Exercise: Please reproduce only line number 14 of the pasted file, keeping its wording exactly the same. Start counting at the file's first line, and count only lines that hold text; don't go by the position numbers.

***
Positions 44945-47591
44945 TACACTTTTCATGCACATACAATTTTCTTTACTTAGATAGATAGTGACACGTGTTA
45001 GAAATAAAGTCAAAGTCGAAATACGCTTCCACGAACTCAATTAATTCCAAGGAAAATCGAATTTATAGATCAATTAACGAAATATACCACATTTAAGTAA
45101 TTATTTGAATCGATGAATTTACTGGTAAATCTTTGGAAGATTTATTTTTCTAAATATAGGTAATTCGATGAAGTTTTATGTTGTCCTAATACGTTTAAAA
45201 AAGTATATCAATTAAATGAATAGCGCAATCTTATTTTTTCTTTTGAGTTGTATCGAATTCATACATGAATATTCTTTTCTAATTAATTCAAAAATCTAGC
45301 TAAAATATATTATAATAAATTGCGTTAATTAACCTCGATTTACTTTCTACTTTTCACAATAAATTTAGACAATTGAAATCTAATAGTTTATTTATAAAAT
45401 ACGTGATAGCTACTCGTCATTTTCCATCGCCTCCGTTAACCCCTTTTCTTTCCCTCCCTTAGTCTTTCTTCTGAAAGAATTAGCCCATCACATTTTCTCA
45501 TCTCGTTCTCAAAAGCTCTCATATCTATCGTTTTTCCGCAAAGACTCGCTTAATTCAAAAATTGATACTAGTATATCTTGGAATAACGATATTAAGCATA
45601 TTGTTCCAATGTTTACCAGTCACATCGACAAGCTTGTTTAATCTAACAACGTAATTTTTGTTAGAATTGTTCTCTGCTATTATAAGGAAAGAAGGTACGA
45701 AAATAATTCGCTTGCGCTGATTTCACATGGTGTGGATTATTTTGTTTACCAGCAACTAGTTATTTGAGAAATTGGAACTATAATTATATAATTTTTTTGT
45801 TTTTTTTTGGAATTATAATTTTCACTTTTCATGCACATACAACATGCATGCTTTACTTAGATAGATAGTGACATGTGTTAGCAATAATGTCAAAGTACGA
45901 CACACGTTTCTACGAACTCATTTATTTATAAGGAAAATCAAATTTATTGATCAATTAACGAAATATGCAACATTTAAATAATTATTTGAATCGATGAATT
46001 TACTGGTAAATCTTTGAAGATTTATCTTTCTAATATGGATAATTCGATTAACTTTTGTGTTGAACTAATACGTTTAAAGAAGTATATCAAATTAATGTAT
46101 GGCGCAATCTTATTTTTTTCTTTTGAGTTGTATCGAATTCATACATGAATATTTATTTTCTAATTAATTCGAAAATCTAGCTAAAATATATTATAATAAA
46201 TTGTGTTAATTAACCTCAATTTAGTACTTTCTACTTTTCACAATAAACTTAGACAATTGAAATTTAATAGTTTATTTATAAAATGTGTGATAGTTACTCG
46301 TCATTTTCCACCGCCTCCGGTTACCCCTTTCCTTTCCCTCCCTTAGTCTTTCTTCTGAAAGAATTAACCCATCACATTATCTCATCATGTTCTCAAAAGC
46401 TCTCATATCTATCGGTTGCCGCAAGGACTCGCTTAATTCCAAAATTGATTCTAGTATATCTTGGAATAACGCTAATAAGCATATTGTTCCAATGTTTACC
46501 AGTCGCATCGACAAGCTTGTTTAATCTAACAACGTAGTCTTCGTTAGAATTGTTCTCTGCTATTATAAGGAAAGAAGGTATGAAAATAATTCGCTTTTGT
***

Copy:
46101 GGCGCAATCTTATTTTTTTCTTTTGAGTTGTATCGAATTCATACATGAATATTTATTTTCTAATTAATTCGAAAATCTAGCTAAAATATATTATAATAAA